Junior Jason Burstyn opened with a 77 but rallied to shoot par in round two, giving him a 5-over 149 total, tying him for 37th.  He had four birdies and 23 pars against nine bogeys to arrive at his midway point score.  He played the par-3s at 1-over and the par-5s even, among the top 20 in the field in both.

        Senior Kevin Kring and juniors Beau Schoolcraft and Johnny Widmer are all tied for 42nd with 6-over 150 totals, though arriving there in different fashion.

        Kring, the team's stroke average leader (72.6) recorded a team-best 26 pars, a stat he also leads the team in, but could only get two birdies to fall against eight bogeys.  He played the par-3s and the par-5s even Friday.

        Schoolcraft made one of just five eagles in the entire field, to go with three birdies and 21 pars; but 11 bogeys put his six over the equator on the black side.  He is tied for second in the field on the par-5s, playing the eight he teed off on Friday at 4-under.  Part of his undoing was playing the par-3s at 4-over.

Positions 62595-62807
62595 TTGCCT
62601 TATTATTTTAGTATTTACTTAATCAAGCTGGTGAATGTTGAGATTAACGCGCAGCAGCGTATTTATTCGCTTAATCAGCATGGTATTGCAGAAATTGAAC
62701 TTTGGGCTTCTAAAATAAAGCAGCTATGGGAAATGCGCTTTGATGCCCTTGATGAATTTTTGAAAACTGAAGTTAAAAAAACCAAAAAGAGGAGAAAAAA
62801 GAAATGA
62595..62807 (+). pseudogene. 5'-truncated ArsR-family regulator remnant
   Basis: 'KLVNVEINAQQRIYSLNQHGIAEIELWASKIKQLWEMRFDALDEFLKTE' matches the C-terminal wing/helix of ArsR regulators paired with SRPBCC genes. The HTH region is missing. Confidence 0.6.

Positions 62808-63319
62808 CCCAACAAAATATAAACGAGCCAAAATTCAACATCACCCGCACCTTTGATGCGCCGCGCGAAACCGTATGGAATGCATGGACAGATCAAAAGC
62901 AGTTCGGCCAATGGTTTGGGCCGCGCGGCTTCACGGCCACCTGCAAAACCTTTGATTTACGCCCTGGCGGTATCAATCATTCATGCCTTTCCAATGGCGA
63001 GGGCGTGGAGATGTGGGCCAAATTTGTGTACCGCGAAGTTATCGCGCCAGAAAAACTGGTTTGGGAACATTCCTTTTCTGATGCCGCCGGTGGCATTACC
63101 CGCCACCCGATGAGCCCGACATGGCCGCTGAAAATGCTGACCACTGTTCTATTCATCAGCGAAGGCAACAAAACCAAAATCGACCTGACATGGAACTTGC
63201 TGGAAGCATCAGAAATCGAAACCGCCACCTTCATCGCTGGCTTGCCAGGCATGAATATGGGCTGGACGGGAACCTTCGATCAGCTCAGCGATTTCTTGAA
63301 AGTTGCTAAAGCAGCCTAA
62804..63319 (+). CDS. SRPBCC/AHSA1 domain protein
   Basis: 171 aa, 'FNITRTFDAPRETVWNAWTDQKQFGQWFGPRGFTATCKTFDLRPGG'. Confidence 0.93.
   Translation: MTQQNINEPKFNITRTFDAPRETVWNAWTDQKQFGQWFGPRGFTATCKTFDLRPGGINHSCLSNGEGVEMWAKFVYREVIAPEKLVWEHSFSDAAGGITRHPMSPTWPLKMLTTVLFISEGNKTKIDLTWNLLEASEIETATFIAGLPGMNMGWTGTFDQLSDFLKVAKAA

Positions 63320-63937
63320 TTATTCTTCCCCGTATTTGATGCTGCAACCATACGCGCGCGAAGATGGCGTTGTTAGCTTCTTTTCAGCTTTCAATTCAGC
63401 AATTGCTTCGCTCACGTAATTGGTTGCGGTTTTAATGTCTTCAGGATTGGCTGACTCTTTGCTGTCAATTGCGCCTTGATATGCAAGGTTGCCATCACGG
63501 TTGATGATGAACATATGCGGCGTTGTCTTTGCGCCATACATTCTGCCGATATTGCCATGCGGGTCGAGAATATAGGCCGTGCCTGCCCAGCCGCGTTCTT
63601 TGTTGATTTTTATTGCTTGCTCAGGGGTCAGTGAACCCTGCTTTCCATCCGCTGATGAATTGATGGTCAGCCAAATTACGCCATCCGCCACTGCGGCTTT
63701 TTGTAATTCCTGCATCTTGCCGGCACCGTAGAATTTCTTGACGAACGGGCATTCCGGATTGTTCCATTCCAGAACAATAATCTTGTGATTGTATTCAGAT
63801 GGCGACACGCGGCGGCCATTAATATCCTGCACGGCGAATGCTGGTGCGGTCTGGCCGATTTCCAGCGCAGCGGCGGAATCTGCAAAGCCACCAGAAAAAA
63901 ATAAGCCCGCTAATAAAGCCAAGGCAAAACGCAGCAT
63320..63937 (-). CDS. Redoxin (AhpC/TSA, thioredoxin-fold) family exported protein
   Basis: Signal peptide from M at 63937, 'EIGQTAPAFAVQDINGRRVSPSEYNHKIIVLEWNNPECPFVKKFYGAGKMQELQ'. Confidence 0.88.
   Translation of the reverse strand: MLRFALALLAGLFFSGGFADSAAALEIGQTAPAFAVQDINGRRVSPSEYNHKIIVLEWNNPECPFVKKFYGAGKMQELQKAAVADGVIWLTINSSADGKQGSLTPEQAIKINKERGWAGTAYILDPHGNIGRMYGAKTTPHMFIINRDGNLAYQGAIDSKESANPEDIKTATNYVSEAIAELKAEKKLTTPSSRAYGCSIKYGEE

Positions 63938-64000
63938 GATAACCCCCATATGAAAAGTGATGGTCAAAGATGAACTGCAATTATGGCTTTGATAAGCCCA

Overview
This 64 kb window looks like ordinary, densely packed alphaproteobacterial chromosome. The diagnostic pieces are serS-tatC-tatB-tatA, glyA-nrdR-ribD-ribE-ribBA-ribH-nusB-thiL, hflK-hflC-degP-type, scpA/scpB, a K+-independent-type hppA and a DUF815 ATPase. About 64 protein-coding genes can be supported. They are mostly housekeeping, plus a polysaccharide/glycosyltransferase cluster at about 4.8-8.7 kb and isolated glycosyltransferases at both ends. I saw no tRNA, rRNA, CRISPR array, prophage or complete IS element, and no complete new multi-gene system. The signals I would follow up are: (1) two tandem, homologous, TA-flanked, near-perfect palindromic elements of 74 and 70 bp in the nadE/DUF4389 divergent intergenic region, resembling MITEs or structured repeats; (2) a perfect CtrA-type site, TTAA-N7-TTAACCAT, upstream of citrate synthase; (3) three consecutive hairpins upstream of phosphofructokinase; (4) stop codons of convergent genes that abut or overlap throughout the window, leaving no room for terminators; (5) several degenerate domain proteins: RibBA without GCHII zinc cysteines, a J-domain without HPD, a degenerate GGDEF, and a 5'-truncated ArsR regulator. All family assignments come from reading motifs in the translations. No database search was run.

Widmer is playing in just his third tournament this season and the first where he isn't zooming around the links as an individual.  He had a steady day, with four birdies and 22 pars countered by 10 bogeys.  In the morning, he was 3-over through 12 but got it down to plus-1 after birdies on 13 and 15 before closing with a 74; he played the front nine even in the afternoon before enduring four bogeys on the back side for his 76.

        Oregon's Eugene Wong, the Pac-12 stroke average leader at 70.23, was all that he was billed as and more, with the Duck senior leading the medalist race with a 69-68-137 effort.  That is good for a one-shot lead over Stanford's Andrew Yun and a two stroke edge over Patrick Cantlay, the low amateur at The Master's earlier this month.